Can Insurance Companies Pay Less Than Blue Book Value for a Total?
The Kelley Blue Book is considered to be a helpful resource for determining the monetary worth of a car, but it is not a definitive guide. Determining how much a vehicle is worth is an important part of the process of paying a total loss claim, and it involves a fair amount of research. If a motor vehicle is considered a total loss after an accident, an insurer will only cover up to actual cash value (ACV) of the car the moment before it was totaled.
When determining the price of a car, insurers can employ several different research methods. Insurance companies can do any of the following:
- Obtain quotes from local, qualified dealers for cars that are the same year, make, and model as the insured automobile
- Average the cost of two or more comparable cars on sale in the policyholder's area within the past 30 days
- Go off of estimates provided by several nationally recognized guidebooks
- Use a combination of the three previously mentioned methods
From this information, the insurer will produce what it believes to be the ACV of the insured vehicle. In most states, the insurer can actually be required to inform the policyholder of how it determined the ACV.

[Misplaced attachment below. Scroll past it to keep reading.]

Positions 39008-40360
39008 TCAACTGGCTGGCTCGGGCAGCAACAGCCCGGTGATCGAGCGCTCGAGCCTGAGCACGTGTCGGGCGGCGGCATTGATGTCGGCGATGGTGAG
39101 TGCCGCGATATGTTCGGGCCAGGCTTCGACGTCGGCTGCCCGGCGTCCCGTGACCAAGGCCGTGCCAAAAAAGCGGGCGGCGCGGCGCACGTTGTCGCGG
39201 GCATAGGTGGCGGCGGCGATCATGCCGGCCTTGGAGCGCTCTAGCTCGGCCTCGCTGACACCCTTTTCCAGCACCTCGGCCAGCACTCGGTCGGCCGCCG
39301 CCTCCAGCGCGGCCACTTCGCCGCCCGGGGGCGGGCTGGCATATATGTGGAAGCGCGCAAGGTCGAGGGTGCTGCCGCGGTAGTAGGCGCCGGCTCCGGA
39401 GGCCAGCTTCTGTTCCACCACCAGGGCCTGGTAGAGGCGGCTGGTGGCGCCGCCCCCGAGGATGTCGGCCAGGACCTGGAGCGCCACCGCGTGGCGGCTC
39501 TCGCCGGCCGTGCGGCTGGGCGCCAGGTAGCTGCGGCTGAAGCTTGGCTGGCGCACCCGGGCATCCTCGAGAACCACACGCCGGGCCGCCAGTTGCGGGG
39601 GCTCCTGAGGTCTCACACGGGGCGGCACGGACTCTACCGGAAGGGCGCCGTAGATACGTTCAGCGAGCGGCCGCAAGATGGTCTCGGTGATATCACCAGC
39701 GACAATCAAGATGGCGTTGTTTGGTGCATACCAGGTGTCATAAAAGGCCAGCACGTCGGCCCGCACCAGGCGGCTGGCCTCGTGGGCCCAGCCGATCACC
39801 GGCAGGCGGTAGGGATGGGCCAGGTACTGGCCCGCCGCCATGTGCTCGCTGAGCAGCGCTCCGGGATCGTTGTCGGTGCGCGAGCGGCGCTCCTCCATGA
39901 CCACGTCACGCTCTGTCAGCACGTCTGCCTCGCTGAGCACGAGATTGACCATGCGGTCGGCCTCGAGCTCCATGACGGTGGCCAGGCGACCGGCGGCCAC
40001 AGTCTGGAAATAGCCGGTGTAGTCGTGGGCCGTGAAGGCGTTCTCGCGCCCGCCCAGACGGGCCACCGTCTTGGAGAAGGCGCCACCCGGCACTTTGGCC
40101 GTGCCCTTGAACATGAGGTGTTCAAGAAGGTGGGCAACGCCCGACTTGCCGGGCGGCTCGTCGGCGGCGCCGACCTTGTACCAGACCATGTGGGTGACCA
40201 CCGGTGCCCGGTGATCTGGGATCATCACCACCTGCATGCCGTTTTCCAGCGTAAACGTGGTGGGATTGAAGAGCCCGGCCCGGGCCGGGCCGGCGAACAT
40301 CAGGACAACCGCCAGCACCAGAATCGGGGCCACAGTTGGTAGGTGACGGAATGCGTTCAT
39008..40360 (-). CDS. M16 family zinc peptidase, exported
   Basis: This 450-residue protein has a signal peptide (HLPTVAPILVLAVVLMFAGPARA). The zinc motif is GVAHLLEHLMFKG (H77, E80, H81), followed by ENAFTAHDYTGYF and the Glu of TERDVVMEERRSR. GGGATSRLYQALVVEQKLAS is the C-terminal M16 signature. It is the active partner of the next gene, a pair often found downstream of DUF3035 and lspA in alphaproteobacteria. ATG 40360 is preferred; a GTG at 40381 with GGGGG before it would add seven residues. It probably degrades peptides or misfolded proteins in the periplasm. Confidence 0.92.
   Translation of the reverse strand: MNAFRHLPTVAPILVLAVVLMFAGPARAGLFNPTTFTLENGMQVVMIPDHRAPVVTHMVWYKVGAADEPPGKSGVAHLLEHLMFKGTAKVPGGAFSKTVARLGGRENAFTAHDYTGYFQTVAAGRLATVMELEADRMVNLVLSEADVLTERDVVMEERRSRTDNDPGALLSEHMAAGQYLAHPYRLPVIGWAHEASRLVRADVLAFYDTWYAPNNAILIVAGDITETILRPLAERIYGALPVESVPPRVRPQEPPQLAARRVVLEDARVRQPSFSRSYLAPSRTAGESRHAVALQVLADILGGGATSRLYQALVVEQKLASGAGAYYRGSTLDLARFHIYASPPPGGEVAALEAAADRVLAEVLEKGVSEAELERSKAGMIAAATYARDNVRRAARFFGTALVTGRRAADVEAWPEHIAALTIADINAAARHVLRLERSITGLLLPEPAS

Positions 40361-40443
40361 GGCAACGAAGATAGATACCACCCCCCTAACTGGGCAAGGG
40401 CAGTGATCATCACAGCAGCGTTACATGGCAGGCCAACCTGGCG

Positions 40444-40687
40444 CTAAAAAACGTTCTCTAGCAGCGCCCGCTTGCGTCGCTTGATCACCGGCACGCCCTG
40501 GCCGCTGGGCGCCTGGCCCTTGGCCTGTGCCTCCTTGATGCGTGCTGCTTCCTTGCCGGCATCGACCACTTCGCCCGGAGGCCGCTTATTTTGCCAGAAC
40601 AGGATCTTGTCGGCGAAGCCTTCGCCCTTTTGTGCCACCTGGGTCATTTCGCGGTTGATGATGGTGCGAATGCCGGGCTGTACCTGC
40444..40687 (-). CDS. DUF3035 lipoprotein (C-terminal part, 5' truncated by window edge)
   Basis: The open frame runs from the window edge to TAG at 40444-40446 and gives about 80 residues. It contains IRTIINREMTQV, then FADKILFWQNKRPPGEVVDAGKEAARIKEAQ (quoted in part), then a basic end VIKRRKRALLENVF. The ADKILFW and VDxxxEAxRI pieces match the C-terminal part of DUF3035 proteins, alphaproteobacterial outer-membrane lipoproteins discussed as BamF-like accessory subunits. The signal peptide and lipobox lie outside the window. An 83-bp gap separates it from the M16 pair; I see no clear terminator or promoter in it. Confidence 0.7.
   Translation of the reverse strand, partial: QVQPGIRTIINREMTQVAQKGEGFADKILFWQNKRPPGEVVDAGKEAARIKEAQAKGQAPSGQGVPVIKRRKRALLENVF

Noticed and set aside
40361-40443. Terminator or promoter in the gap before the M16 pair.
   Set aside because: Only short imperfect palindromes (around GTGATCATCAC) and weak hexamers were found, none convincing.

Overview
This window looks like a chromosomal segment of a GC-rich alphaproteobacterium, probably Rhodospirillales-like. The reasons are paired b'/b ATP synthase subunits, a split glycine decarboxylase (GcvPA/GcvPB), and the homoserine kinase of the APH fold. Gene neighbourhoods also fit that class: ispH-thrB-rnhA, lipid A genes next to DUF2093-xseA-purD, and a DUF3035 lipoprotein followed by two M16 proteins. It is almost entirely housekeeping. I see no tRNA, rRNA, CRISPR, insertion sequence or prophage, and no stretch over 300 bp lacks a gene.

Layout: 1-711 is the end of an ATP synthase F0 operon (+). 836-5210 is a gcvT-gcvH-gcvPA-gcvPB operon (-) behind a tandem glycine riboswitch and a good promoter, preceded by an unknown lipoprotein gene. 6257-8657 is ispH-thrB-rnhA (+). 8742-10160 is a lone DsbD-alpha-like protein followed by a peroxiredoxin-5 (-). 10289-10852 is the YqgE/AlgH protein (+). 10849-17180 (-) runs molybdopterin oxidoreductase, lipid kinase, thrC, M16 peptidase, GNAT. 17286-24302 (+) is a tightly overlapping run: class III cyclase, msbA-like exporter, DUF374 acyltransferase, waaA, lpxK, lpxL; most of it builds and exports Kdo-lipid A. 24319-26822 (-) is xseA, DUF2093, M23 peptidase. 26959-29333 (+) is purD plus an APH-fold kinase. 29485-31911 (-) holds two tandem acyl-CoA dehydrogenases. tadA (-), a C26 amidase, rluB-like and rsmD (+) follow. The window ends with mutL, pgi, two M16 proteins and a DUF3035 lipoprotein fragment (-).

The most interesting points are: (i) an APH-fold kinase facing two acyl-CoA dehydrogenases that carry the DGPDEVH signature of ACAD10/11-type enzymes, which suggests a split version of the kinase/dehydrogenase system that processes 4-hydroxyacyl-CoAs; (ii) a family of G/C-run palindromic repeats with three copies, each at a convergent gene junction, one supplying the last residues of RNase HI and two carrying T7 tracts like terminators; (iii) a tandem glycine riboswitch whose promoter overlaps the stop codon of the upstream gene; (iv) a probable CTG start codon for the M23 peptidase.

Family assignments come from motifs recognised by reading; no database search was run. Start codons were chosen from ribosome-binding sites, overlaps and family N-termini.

While investigating the value of a car, insurers will also take into account the condition of the automobile before it was totaled. In this process, insurers take into consideration any special features the car is equipped with, mileage, and options that could impact the ACV. During the appraisal process, an insurer will commonly list the quality of a car as above average, normal, or below average. Often the rating of "exceptional" is reserved for new automobiles that have suffered little depreciation.
Disagreements between Auto Insurance Companies and Policyholders
Sometimes even the [best car insurance] companies come to disagreements with policyholders on the price of an insured vehicle. If motorists disagree with the ACV produced by their insurer, they may be able to demand an additional appraisal at their own expense. To do this, both the motorist and the coverage provider hire separate appraisers, who then hire a third appraiser to act as a mediator. The two appraisers will then review the claim and come to a binding agreement on the ACV of the insured automobile. If any disagreements persist, policyholders can file a complaint with their state's department of insurance or file suit against their insurer.
When damage to an insured automobile is covered under a motorist's comprehensive and collision coverage, they may not receive the total ACV amount because it may still be subject to a deductible, depending on how the policy is set up. For example, if a totaled car is valued at $9,000 but the policyholder has a $1,000 deductible, the policyholder may only receive $8,000 for the now-defunct motor vehicle. Having a higher deductible set for comprehensive or collision insurance policies means less money being paid by the insurer for the claim.